-Was Big Machine negotiating a relationship directly with Spotify and hit an impasse? Spotify has come to agreements with holdout artists like Led Zeppelin, The Red Hot Chili Peppers and Metallica. But all those are legacy acts  that have all made tons of cash on their deep catalogs. These acts got a big check were ready to  move on.

Spotify has never done a deal with a premier active artist, and I’m sure it is very reticent to start, as Rihanna, Beyonce, Jay-Z and other big acts will line up for their own deals. Big Machine also would be looking for participation points above and beyond any compensation for plays, such as equity and potentially advances.

Also, Spotify will correctly claim that it already is paying top dollar for the catalog. Why should the company have to pay twice for the same content?

Answer: because that’s the way business is done.

More Breakup News

NY Times: Taylor Swift Announces World Tour and Pulls Her Music From Spotify

Wall Street Journal ($$): For Taylor Swift, the Future of Music Is a Love Story

Bill Werde: An Open Letter To Spotify About Taylor Swift And Why I’m Unsubscribing

NY Post: Taylor Swift’s Label On The Block For $200 million

Vivendi/Universal Music Group: Closing Of The Interest Sale In Beats

The Battle for Relevance: Apple and U2 Fight To Regain Their Mojo

The legendary band U2 came on stage at the end of the Apple Extravaganza that introduced the world to a pair of iPhone 6 models (big and freaking huge I think are the product names), Apple Pay and the Apple Watch. The band’s had a rough go of it recently. Their last release, No Line On The Horizon, disappointed both fans and critics and it seemed like they might have lost their relevance.

This is a band that has defied age and found ways to make themselves new again and again. Had time finally caught up with the band? Potentially, and it frightened them. Bono was quoted saying U2 didn’t want to be a heritage act. Being contemporary was much more important, he said. But it wasn’t easy. “To be relevant is a lot harder than to be successful,” he told the Hollywood Reporter. So making money isn’t the way the band judges itself. After all, U2’s latest tour broke records in terms of attendance and revenue, yet they still craved relevancy.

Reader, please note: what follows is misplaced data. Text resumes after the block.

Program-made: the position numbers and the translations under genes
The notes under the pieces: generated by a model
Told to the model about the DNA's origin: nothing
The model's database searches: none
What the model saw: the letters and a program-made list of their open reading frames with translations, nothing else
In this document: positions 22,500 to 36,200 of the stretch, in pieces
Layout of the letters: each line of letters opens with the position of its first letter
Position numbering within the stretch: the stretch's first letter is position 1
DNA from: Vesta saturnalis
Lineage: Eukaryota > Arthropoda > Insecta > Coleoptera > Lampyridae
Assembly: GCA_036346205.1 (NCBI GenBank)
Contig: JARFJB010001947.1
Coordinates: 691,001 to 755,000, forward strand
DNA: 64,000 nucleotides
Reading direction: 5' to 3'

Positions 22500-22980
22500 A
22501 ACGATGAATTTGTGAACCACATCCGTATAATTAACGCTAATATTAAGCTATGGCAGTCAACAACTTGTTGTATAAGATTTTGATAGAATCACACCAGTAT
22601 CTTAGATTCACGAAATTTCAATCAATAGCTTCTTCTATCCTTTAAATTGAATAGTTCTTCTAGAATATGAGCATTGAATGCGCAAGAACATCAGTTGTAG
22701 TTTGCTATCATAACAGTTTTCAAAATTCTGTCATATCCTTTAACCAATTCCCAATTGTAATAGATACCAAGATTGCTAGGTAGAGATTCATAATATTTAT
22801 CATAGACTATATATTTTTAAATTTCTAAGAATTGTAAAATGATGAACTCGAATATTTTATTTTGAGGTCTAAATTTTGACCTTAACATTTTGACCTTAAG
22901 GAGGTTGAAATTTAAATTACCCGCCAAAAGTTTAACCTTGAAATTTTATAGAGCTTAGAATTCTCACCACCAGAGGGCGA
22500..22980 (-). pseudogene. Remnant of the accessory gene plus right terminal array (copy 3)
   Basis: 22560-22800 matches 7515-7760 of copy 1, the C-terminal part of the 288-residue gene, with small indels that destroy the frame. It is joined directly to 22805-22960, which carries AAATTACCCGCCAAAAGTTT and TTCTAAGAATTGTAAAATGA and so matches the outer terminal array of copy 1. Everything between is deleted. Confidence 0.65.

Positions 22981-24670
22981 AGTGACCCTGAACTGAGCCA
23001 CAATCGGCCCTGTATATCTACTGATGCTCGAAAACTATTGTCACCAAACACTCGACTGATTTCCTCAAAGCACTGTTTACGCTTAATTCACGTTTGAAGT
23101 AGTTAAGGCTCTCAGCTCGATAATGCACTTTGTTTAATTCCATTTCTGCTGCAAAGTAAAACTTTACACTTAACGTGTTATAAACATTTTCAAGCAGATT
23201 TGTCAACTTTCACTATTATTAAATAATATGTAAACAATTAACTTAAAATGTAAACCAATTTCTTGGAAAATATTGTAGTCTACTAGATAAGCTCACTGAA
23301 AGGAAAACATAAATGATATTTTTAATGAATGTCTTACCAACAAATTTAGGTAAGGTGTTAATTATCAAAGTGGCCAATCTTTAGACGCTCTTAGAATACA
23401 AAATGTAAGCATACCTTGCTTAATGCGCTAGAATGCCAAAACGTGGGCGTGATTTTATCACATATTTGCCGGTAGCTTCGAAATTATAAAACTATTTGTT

So the band made changes. They holed up with super producer Danger Mouse and poured themselves into the making of the new record. That was almost two years ago.

Why the delay?

The band took time to get the recording right, bringing in One Republic’s Mr. Everything Ryan Tedder and Adele’s producer Paul Epworth to assist in the making of the record.

Just like U2, Apple also has had a great run of success, but it appears they’ve been losing their relevancy. Tim Cook’s company is the richest in the world, and has shown the ability to deliver amazing profits. But that’s not the way he is judged. Tim still stands in the shadow of Steve Jobs as most of the company’s products since he took over the company are just iterations (are they truly improvements?)of the same product line. Meanwhile the world is catching up, and some may argue, passing the company (Samsung anyone?).

Tim’s plan to recapture the Apple magic has centered on the wrist. The company has invested heavily and spent a great deal of time incubating its watch. It has waited until Tim deemed the product was right and a mass number of people would want to wear it before they revealed it to the world. So in the wake of finally seeing the watch on Tim’s arm, how did the company do?

Hip To Be Square

Square is the new round for Apple.
Square is the new round for Apple.